Monday, January 13, 2014

Asian Tycoons - direct investments

As pointed out in recent article in Financial Times, wealthy Asian families are doing direct deals now that the next generation are trained professionally.

That's what we do - sleuth global investments for such families ;-)

Here's the article:

Asian tycoons shut out private equity firms
What do Facebook, Spotify, BitPay, Summly and Siri have in common? They all got early stage private-equity backing from Asia’s richest man, Hong Kong’s Li Ka-shing.

The octogenarian multi-billionaire made his money from some of the oldest and simplest businesses going: property and ports – where people live, work and trade, the basics of any economy. But Mr Li’s Horizons Ventures has since 2006 made tens of millions of dollars of investments into some of the most uncertain and novel ideas for businesses around, ranging from the trivial to the frightening.

For instance, his most recent investment is a $3m punt on Bitstrips, a company that simply allows you to create a cartoon character of yourself. He also put a similar amount into Affectiva, one of whose products allows a computer to measure your emotional reaction to advertising.

Someone worth $31bn can afford to make a few wilder bets, but the really interesting thing is that Mr Li, like many other Asian tycoons and entrepreneurs, chooses to make so many such investments directly rather than through a specialist fund run by someone else.

This happens not just in highly speculative new technology, but also in other kinds of private equity investing too. Cheng Yu Tung, Asia’s fourth-richest man and the patriarch of the Chow Tai Fook and New World empire, last year turned a US dollar profit in nine figures from a private equity investment in Huishan Dairy, a Chinese milk producer, which listed in Hong Kong.

This kind of thing is the bread and butter of institutional private equity – but in Asia the question is: how much is private equity being crowded out by the tycoons?

Eric Solberg, a former CVC partner who now runs his own private equity deal shop in Asia, believes the region’s tycoons and rich families think they do not need to spend multiple layers of fees but can find their own private investments.
“Far more active than private equity as a whole or corporates as a whole are the Asian families,” Mr Solberg says. “It is very hard to track what they are doing in real time, but you should not forget that they are the ones really driving the [private investment] market here.”

It is true that private equity firms have struggled to deploy money in Asia. Buyouts that give funds control of a business are extremely rare, while deals for minority stakes have also been getting harder on an industry-wide basis, if not for some of the better connected individual funds.

Total private equity deal volumes in Asia last year were just $29.1bn, according to a report last week from EY, the consultants, and Mergermarket, the data provider. This is down from $33.1bn worth of deals seen in 2012 and by way of comparison is less than half the volume of deals seen in the first quarter of 2013 alone in the US.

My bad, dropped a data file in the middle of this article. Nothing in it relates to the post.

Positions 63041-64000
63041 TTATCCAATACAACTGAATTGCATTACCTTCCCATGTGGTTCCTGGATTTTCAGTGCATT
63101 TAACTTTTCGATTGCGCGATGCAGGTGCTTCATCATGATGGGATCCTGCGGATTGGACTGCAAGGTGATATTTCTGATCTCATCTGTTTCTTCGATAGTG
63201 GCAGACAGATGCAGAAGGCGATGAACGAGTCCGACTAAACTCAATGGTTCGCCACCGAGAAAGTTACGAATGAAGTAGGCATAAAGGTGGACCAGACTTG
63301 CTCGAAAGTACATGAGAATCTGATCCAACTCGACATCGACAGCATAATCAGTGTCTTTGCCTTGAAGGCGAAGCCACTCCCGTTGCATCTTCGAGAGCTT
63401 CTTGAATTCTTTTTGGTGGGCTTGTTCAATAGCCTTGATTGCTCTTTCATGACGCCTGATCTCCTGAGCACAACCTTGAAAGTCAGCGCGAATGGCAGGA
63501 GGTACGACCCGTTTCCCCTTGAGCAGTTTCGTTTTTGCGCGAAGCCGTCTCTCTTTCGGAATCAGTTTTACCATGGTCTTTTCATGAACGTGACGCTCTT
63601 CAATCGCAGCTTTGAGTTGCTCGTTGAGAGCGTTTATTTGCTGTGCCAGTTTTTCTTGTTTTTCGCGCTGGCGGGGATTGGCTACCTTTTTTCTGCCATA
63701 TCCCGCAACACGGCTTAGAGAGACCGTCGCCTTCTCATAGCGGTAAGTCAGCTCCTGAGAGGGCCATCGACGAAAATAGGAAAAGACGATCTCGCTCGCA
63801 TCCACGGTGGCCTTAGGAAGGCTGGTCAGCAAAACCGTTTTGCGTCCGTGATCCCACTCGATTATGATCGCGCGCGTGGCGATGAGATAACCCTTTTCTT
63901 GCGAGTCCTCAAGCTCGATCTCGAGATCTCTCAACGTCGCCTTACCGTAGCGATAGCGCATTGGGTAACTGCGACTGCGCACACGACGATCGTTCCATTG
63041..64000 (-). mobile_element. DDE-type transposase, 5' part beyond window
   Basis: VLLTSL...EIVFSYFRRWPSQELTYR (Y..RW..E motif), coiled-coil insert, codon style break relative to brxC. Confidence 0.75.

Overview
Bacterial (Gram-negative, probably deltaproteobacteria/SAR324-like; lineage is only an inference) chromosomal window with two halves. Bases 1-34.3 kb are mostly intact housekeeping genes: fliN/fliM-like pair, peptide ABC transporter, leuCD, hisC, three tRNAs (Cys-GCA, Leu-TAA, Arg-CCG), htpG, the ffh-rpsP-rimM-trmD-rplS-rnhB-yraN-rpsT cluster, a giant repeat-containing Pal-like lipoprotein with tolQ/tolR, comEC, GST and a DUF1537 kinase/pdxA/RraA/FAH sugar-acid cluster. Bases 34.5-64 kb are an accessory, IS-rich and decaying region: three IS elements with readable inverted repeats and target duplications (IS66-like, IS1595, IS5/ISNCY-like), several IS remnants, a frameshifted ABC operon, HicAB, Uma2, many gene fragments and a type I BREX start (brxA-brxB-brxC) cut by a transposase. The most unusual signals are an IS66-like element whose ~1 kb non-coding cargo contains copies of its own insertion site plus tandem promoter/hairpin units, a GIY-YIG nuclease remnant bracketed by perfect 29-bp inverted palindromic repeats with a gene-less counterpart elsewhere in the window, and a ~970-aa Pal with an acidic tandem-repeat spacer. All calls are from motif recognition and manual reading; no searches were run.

So what are the issues? Fees are an important consideration, according to Brian Crawford, who is head of the institutional solutions group at UBS’s Asian private bank and who helps the region’s wealthy find investments. Also, many tycoons and their families do not like the perceived illiquidity of having money tied up in long-term commitments to a fund manager.

Most important, however, says Mr Crawford, is the lack of transparency the region’s wealthy families believe they get from private equity managers, and the lack of personal involvement they like to have in underlying investments.
“Making direct investments is one way in which family members can be properly involved in managing the family’s wealth,” Mr Crawford says. “But usually they are looking to get into something where they have a differentiated ability to understand a business and the risks involved.”

Their investments, therefore, are often similar to the family’s existing business, and can result in a lack of diversification. Mr Crawford says the need for diversification means many families still put some of their money to work in institutional private equity as well.

Many of these Asian families have highly educated and bright children who have spent time learning finance in investment banks and private equity firms. Sonia Cheng, for example, the granddaughter of Cheng Yu Tung who now runs the family’s hotel business, spent time in investment banking and at Warburg Pincus, the private equity firm.

Many offspring are bringing these skills back to the family and can operate without the constraints of institutional private capital.

Institutional private equity’s slow progress in Asia is due to the dominance of families as the fundamental investors in corporate activity. Asian tycoons lack trust in private equity funds and question why they should let these firms invest in their businesses. They also increasingly believe that when it comes to investing they can look after themselves.  --  by Paul Davies, Financial Times,  2014 January 13

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